#Books – Wolfe Street
This will be the last post on this Blog before a short summer break. This week is about Wall Street. It has inspired so many brilliant books, movies, and web television series, that it was hard to make a short list. Thus, I decided to focus on the “Golden Boys” era of the late 1980’s.
The Bonfire of the Vanities – Tom Wolfe
Tom Wolfe is one of my favorite authors, and you should regard him as the equivalent of Balzac or Zola. If you want a deep dive into every aspect of US society during the 20th society, then Wolfe is your man. The Bonfire of the Vanities is not only about Wall Street, and it is not only the story of Sherman McCoy, a successful bond trader at Pierce & Pierce who accidentally stroke a black man in the Bronx with his car after making a wrong turn. It is a fierce portrait of New York City in the 1980’s, a place full of violence, power struggle, wealth and racial inequalities, and corruption.
American Psycho – Bret Easton Ellis
This novel displays an explosion of violence and madness that was pre-announced in Less Than Zero. Either you love him or hate him, but in my opinion, Easton Ellis is a talented writer when it comes to talk about postmodern societies and the great disillusion of Generation X. Like Sherman McCoy in The Bonfire of the Vanities, Patrick Bateman works for Pierce & Pierce as an investment banker. More interestingly, he is also a serial killer who likes to rape, torture, and even eat people, especially young women. American Psycho is a critique of material gains and superficial apparencies, as well as a satire of Western consumerist society. One last thing that you should know about Patrick Bateman: he is an admirer of Donald Trump.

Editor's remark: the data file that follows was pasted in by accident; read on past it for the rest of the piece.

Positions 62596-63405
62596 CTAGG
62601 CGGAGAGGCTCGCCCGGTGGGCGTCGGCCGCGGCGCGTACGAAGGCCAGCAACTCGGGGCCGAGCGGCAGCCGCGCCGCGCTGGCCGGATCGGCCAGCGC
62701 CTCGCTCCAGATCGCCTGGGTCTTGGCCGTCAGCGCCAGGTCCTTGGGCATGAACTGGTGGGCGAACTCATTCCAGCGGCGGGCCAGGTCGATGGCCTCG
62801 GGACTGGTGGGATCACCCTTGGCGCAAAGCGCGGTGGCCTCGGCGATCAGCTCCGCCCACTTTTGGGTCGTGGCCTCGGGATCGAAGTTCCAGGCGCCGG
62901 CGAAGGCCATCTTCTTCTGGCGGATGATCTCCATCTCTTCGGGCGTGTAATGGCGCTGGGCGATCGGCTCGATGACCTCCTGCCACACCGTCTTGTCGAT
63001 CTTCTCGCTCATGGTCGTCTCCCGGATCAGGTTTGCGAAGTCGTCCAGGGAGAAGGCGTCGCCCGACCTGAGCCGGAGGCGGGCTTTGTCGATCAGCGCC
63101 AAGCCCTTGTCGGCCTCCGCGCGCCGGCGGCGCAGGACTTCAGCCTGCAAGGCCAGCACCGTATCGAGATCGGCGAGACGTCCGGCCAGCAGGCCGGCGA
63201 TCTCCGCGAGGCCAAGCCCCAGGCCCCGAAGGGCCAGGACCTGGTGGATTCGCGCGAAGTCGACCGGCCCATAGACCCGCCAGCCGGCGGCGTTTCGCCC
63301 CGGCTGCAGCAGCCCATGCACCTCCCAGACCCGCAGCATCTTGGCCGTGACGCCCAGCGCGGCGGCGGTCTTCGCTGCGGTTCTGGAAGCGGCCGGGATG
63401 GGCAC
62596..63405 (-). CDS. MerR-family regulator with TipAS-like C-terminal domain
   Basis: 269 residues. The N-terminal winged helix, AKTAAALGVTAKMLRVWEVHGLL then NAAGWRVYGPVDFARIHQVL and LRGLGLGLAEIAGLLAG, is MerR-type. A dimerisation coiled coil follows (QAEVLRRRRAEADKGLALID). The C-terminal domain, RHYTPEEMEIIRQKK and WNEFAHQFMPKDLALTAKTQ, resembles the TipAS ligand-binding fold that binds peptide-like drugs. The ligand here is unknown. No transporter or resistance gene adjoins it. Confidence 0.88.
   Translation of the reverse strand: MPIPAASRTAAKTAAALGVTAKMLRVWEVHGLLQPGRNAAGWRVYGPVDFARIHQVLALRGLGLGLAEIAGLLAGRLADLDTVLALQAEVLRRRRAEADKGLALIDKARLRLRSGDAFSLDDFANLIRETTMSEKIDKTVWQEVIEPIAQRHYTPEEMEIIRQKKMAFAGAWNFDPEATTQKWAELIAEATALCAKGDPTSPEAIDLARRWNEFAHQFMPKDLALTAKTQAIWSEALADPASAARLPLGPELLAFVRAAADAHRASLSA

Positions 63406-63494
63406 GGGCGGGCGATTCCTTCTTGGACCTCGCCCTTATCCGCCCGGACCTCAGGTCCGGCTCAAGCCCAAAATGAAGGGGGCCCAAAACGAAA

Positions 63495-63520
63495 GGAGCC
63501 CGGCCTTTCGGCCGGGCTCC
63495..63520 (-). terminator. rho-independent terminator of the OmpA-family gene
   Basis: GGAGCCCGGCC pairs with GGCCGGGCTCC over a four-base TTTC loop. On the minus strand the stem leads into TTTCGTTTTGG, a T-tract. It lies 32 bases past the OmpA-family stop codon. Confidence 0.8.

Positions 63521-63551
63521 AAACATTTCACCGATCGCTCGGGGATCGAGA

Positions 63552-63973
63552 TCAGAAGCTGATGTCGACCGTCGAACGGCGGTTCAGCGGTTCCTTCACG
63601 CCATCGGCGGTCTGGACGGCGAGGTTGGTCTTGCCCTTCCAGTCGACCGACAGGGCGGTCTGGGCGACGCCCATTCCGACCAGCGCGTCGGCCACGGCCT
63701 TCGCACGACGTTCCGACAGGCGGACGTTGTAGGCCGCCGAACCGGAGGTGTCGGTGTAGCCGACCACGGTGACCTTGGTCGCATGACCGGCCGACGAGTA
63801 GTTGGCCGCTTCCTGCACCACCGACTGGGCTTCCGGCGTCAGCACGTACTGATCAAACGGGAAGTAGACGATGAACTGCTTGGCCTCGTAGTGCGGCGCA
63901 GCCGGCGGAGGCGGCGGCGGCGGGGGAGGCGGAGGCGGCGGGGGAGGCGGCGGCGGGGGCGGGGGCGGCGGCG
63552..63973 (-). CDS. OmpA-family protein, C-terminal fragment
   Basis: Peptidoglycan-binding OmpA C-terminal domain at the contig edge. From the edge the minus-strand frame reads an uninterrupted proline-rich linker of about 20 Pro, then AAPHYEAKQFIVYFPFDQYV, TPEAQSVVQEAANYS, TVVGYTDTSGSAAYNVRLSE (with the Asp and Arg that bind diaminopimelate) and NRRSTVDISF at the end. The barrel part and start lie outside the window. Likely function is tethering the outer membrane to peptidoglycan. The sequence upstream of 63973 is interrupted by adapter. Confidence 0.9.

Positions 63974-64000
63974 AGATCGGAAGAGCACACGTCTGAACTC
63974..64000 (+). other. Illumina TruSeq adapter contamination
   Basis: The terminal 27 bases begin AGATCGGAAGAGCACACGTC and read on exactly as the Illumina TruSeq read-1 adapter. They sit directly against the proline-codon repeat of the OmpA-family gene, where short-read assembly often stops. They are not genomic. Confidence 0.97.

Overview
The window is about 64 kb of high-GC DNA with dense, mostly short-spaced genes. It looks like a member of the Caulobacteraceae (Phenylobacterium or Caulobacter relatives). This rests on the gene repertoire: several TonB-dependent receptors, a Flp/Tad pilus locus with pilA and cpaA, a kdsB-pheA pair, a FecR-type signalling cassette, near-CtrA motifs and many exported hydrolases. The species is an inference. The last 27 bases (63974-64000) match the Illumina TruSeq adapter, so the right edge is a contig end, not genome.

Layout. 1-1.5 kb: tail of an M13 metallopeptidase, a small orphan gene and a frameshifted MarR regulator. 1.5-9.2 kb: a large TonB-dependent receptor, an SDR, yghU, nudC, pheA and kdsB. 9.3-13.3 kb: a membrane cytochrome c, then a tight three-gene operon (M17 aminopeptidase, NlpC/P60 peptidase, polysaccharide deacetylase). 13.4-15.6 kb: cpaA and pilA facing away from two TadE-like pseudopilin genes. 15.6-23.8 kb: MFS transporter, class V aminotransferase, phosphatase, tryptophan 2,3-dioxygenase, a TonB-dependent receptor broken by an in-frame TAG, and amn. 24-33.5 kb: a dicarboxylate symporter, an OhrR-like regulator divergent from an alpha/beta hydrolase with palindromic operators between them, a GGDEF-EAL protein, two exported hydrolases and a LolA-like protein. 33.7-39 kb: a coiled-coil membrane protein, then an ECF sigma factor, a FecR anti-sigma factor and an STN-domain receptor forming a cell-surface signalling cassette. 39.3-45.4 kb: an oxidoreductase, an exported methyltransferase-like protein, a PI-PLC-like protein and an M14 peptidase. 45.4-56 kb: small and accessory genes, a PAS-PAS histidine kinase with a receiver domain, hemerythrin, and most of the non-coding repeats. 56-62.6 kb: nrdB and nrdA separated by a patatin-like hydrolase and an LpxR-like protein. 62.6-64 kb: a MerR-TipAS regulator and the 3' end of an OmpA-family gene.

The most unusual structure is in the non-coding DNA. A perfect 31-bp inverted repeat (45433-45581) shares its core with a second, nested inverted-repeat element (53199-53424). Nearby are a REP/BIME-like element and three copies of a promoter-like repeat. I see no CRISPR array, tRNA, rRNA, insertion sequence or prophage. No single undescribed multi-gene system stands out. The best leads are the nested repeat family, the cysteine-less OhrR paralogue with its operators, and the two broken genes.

Liar’s Poker – Michael Lewis
Michael Lewis has become one of the best-selling authors covering the financial industry. Many of his books are worth it, such as The Big Short or Flash Boys. But it is interesting to mention his first piece, Liar’s Poker, a semi-autobiographical text describing his experience as a bond salesman at Salomon Brothers during the late 1980’s. At that time, bond traders were regarded as the kings of Wall Street. “If he could make millions of dollars come out of those phones, he became that most revered of all species: a Big Swinging Dick”.